With a verdant and vibrant cover, this book whets your appetite from the get-go. Now we have arrived in summer after a some-what stop start to the main growing season I think it is a good time to review this joyous book.
The author wears his opinions and heart on his sleeve and his voice can be heard throughout – often eliciting a giggle or a wry smile – I had to remember I was reading this on the bus to work!
A beautiful introduction leads to the shorter first section of the book – herb skills. This encourages the beginner and the more experienced to develop their knowledge of growing and care for herbs, and crucially how to develop kitchen skills bringing out the best qualities of herbs in terms of preparation and medium of flavour catalyst such as infusions, herb butters & salts and much more.
The bulk of the book dedicates itself to the authors personal selection of herbs, each one is given a whole page with a consistent format detailing the food stuffs that herb has an affinity with, how to grow & harvest and how to use in the kitchen. (The library assistant in me also enjoys the alphabetical order) Whilst there are some familiar faces such as chives and rosemary, we are also introduced to some less familiar (well at least to myself) such as shiso, savory and anise hyssop.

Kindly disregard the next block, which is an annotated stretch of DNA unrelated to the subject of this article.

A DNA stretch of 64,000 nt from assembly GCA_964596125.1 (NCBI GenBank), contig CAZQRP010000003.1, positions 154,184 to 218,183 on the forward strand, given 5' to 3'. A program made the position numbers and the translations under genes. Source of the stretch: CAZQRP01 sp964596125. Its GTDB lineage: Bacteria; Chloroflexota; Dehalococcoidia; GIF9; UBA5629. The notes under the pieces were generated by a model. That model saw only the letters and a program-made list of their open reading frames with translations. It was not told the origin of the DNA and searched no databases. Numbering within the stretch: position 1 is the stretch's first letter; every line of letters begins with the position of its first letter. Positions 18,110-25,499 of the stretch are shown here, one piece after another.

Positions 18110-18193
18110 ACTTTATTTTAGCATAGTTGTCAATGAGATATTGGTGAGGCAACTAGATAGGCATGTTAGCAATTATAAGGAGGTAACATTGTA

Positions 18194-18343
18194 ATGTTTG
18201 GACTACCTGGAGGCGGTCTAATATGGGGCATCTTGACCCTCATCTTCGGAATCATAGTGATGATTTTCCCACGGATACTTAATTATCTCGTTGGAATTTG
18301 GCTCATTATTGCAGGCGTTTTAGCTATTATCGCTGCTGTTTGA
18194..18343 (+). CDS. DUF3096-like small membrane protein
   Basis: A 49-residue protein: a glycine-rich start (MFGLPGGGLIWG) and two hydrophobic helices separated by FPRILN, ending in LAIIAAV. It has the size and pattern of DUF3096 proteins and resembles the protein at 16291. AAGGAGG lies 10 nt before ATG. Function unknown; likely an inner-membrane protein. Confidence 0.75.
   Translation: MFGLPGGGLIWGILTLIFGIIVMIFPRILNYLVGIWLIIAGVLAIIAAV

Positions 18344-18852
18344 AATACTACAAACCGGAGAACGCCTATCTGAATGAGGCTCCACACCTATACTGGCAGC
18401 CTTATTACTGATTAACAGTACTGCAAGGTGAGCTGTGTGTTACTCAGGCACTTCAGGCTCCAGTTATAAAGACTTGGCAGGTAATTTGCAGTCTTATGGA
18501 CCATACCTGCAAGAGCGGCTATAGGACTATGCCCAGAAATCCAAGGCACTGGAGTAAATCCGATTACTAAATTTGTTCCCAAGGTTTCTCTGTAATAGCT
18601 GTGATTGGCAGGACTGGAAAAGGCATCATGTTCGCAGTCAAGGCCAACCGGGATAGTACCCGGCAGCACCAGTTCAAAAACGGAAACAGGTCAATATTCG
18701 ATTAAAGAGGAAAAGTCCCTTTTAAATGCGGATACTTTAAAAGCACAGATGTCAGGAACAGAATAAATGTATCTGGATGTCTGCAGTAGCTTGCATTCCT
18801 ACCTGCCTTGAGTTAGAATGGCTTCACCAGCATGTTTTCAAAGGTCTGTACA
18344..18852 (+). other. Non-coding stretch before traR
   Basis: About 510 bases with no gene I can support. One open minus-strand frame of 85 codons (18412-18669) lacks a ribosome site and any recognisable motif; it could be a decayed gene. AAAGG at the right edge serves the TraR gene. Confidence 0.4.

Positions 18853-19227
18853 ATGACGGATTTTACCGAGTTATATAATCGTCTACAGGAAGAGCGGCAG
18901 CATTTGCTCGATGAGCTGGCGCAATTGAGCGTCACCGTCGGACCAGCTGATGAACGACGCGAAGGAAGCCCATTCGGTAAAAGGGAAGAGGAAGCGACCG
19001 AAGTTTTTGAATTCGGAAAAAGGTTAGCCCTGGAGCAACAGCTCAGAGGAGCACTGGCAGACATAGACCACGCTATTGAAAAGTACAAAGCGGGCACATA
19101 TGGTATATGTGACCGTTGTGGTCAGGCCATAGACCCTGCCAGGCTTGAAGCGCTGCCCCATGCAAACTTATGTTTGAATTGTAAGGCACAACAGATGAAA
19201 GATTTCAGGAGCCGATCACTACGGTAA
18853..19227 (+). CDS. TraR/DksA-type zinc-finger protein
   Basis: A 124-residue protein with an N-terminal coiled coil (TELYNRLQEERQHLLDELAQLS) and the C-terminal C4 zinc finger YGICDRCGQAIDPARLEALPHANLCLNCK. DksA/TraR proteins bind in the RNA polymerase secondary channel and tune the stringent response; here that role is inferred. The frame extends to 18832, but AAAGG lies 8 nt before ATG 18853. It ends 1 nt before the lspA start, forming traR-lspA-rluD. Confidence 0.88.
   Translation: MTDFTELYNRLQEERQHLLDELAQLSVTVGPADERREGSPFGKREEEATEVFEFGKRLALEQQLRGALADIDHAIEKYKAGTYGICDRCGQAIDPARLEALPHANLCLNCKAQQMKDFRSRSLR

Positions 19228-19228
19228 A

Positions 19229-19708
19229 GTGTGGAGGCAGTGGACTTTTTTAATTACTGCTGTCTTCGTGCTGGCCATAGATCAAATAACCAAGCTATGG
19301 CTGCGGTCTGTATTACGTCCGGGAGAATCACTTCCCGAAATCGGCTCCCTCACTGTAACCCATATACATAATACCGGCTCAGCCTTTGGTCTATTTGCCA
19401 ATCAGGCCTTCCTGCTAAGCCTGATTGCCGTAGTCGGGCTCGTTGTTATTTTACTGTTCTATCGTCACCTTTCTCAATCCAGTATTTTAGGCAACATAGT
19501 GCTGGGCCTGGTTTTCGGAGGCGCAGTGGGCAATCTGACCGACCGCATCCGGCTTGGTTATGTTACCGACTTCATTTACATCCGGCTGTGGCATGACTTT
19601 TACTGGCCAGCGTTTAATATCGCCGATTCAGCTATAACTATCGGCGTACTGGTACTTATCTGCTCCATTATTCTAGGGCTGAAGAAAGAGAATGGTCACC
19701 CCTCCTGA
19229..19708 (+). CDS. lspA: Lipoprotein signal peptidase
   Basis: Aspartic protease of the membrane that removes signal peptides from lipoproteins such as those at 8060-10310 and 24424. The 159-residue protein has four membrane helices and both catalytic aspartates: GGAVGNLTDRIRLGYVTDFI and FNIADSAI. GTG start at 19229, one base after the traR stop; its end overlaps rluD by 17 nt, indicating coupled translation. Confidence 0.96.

Recipes follow, with a chapter on infusions, blends and sauces, followed by a chapter entitled “bigger things”. I was not disheartened by the inclusion of meat recipes, as a vegetarian there are vegetarian and vegan options and the recipes can be adapted for most if not all dietary requirements – the star is the herb, not relegated as an afterthought or limp garnish.
Mark Diacono at the very beginning of this book reminds us that herbs are a sensory experience, elevators and transporters that engage us in the kitchen and garden – something I think we all wholeheartedly agree on.